What advice do you have for students to help them get the most use out of the library?
Get to know your librarian! She (or he) is one of your best allies through your high school years and will lead you in the right direction toward countless print and electronic information sources, technology tools and yes, good, old-fashioned books, which will turn you into a highly knowledgeable, technologically literate, creative problem-solver! Not only will you benefit personally, you will then be in a position to go out there into the real world and make a positive difference!

What do you find most exciting about the future of library and information work?
Of course, the transition toward digital tools will continue to be of monumental importance but what most fascinates me in the education and library world is the strong focus currently on the creative process in learning as evidenced through STEM initiatives. The concept of “makerspaces” in libraries, and the evolution of more courses which emphasize collaborative problem-solving, virtual resources and environments in which students are in the driver’s seat and encouraged to be active, self-reflective participants. For example, some libraries are now offering “digital badges” to their school communities by providing a wide range of PD offerings on their websites. Very cool!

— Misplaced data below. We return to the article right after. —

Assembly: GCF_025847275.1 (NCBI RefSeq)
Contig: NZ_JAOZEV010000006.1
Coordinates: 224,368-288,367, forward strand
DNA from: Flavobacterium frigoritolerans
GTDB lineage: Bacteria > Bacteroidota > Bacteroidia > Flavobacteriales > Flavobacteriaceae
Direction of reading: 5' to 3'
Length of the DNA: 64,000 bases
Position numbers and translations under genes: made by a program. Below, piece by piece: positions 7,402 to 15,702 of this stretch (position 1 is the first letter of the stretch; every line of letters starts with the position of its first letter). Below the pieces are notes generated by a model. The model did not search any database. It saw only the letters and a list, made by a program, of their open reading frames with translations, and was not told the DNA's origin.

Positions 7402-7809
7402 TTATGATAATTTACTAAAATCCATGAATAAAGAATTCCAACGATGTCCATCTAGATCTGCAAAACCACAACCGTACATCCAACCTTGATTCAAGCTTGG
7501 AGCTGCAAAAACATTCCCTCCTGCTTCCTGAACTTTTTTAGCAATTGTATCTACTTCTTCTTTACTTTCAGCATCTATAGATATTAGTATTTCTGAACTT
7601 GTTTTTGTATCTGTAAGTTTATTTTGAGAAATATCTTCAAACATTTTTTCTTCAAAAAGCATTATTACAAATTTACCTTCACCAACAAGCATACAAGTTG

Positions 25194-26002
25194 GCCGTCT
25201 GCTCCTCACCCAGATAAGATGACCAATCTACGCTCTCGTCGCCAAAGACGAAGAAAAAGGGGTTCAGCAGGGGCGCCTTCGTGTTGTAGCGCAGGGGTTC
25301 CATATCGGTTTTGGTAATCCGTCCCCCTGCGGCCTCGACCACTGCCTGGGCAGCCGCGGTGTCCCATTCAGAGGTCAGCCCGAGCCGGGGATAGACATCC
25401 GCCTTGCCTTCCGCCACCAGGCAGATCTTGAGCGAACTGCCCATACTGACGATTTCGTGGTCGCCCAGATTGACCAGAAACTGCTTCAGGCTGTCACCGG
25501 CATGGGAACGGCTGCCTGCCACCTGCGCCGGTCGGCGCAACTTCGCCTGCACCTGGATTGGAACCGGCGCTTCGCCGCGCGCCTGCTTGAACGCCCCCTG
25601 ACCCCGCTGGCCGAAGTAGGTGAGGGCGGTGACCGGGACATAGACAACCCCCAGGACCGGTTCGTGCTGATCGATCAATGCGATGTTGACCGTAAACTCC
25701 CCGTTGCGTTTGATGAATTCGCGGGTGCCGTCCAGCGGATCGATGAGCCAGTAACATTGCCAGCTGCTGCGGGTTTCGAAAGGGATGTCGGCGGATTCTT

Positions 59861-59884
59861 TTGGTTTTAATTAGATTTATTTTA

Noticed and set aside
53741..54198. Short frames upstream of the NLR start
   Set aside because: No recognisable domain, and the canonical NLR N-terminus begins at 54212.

What do you see as the main issues facing librarians and library staff today?
We are facing a critical school librarian shortage in this country, with states such as California completely de-professionalizing and dismantling the majority of their school library programs at the expense of children. It is a crime. We need to do a better job of advocating for the importance of our positions and the “value add” we bring to our communities.

What is the best piece of career advice you ever received?
A few tidbits of wisdom that have helped me immeasurably in my career and life: QTIP (Quit Taking It Personally); Never underestimate the importance of networking; never define yourself by other’s perceptions of who you are or what you are capable of; and finally- follow your passions, because by doing so you offer your creative spirit to the world and have fun in the process!

What career advice would you give to a current LIS student interested in your career?
Ignore those who say that the field will soon be extinct. They are pessimists who lack imagination.

Finally, what can you tell us about yourself that we might never guess?
Once upon a time, I was featured in an action shot photo gallery of a now extinct “belly dancing librarian” website in which librarians shimmied their way among the book stacks in their sparkly costumes. I saw it as just one more way to break the public’s stereotyped ideas about librarians.

19 Jun 2014